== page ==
Meeting the Requirements of the SWIFT Customer Security Programme

Fraud and Financial Crime

James Richardson

James Richardson

Apr 9, 2018

With the January deadline for self-attestation to the SWIFT Customer Security Programme (CSP) in the rear view mirror, members of the Swift community find themselves at various levels of compliance. On the whole, many organisations have viewed these new regulations as an opportunity to raise their game around security, understanding the rationale SWIFT have put behind this programme. There is still a lot of progress to be made however in order to ensure that the end of December 2018 compliance deadline is met. Here’s a look at the three stages of compliance so you can figure out where you stand and what you need to do next.

Status, Green: We have attested and are compliant

Congratulations – you’re part of the 89% of the global SWIFT community that have attested on time! Don’t let this make you overly confident, however. Now is not the time to let your guard down. Meeting the first phase of SWIFT’s CSP is an excellent step in the right direction, but take this opportunity to consider the real detail of your compliance standards by asking some important questions; have you evidenced how you meet current controls? How well positioned are they to meet other directives? How well do they fit into your broader security programme objectives? The CSP provides a great step to analyse how secure your processes and technology are around SWIFT. Now is also a good time to consider your other payment types.

Status, Yellow: We have attested and will be compliant

The good news is that you’re part of the majority of the global SWIFT community that have attested on time. The bad news, however, is that you aren’t yet compliant. Not to worry. What’s important now is that you become compliant over the course of 2018 so that your status, which is visible by SWIFT members who ask for your status, can be updated as soon as possible. As you work to address your compliance status, keep in mind that prerequisites for SWIFT CSP around multi-factor authentication and transaction monitoring are also a requirement in other forthcoming regulations that address data security, such as the General Data Protection Regulation on data protection and privacy for all individuals within the European Union. This is also a good opportunity to consider a more holistic approach to your security strategy, particularly as it relates to proactive behaviour monitoring, encryption and verification. Talk to your solution provider for their guidance on how to make sure your payments are always secure, regardless of new regulation standards.

Status, Red: We have not attested

If you fall within this category then you’re part of the 11% minority, with your negative attestation status visible to the rest of the SWIFT community. Community embarrassment aside, part of the benefit of following the Customer Security Programme is that you come to understand any security weaknesses within your payment processes. Taking an ostrich approach and burying your head in the sand about potential vulnerabilities is never a good idea. It’s imperative that you complete the attestation process so you have insight into the overall security of your organization. If you don’t know already, your first step should be to understand everything you can about what the CSP requires. Then, talk with trusted vendors who can help you. They should be able to provide you with the support you need to help you meet the 16 mandatory and 11 advisory controls.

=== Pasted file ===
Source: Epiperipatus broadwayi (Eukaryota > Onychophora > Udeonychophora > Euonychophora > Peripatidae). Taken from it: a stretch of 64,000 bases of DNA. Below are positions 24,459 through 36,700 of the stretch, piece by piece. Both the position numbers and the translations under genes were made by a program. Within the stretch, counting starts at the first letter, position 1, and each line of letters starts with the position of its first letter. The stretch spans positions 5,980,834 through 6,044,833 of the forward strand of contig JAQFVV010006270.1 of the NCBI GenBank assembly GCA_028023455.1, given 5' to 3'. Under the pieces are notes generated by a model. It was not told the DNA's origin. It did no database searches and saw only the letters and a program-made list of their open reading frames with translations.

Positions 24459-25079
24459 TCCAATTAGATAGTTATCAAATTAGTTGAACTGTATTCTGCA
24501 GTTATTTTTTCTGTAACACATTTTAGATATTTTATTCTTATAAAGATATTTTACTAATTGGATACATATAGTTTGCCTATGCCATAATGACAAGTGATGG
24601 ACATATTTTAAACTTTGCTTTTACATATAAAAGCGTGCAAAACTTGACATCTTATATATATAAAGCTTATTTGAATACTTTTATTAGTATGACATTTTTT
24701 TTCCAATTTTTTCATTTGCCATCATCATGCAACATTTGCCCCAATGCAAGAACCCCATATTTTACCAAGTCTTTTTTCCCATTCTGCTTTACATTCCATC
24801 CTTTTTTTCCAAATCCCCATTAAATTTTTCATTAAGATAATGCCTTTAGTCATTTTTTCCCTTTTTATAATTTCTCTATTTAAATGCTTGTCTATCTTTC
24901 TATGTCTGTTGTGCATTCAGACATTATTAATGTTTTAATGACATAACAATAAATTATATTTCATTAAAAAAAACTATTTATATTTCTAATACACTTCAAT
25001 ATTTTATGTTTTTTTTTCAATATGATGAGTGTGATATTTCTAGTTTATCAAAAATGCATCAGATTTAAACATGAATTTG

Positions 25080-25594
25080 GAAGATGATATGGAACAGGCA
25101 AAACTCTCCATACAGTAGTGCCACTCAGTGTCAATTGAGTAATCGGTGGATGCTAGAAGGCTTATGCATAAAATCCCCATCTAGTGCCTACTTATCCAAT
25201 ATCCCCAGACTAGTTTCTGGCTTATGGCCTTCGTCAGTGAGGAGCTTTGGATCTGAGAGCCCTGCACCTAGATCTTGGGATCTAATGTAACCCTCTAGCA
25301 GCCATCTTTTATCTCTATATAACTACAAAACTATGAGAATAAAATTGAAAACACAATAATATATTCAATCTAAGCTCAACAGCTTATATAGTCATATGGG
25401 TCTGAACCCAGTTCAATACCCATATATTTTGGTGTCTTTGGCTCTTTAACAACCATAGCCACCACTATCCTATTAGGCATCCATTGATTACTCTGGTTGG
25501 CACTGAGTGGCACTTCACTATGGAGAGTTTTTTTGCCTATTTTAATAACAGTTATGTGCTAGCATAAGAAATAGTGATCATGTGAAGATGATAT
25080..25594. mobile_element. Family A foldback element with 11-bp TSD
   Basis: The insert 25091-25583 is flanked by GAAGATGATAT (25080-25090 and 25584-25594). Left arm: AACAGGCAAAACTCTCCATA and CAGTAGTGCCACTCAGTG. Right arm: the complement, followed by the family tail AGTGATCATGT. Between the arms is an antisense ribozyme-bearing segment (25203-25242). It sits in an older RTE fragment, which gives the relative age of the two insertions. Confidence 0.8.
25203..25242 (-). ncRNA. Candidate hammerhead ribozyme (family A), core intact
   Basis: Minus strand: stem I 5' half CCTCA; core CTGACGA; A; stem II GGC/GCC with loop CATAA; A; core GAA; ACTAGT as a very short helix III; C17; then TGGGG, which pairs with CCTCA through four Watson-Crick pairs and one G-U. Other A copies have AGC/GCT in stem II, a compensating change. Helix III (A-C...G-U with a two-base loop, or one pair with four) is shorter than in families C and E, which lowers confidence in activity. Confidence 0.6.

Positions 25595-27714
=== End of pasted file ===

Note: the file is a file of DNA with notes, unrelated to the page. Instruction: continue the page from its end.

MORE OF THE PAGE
Keep in mind that one of the central protections of the CSP is payment monitoring. The best way to meet this requirement (and future proof your organization against ongoing threats) is to proactively monitor the usage of payment applications in real-time, stopping fraudulent transactions before they happen. Although SWIFT’s CSP is not government legislation, it is an acknowledgement of the severity of security threats today. It’s inevitable that more payment communities and organisations will introduce similar guidelines. Many technology vendors are adopting a “security as standard” approach to the solutions they provide. The time has come for your organization to match this commitment and demonstrate your duty of care to secure business payments and protect not only your reputation, but also your customer data and relationships.

James Richardson

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James Richardson

James Richardson has 15+ years’ experience in payments, working with FIs and Corporates to secure critical payments and reduce fraud risk. James is Head of Market Development, Risk & Fraud, for Bottomline Technologies.
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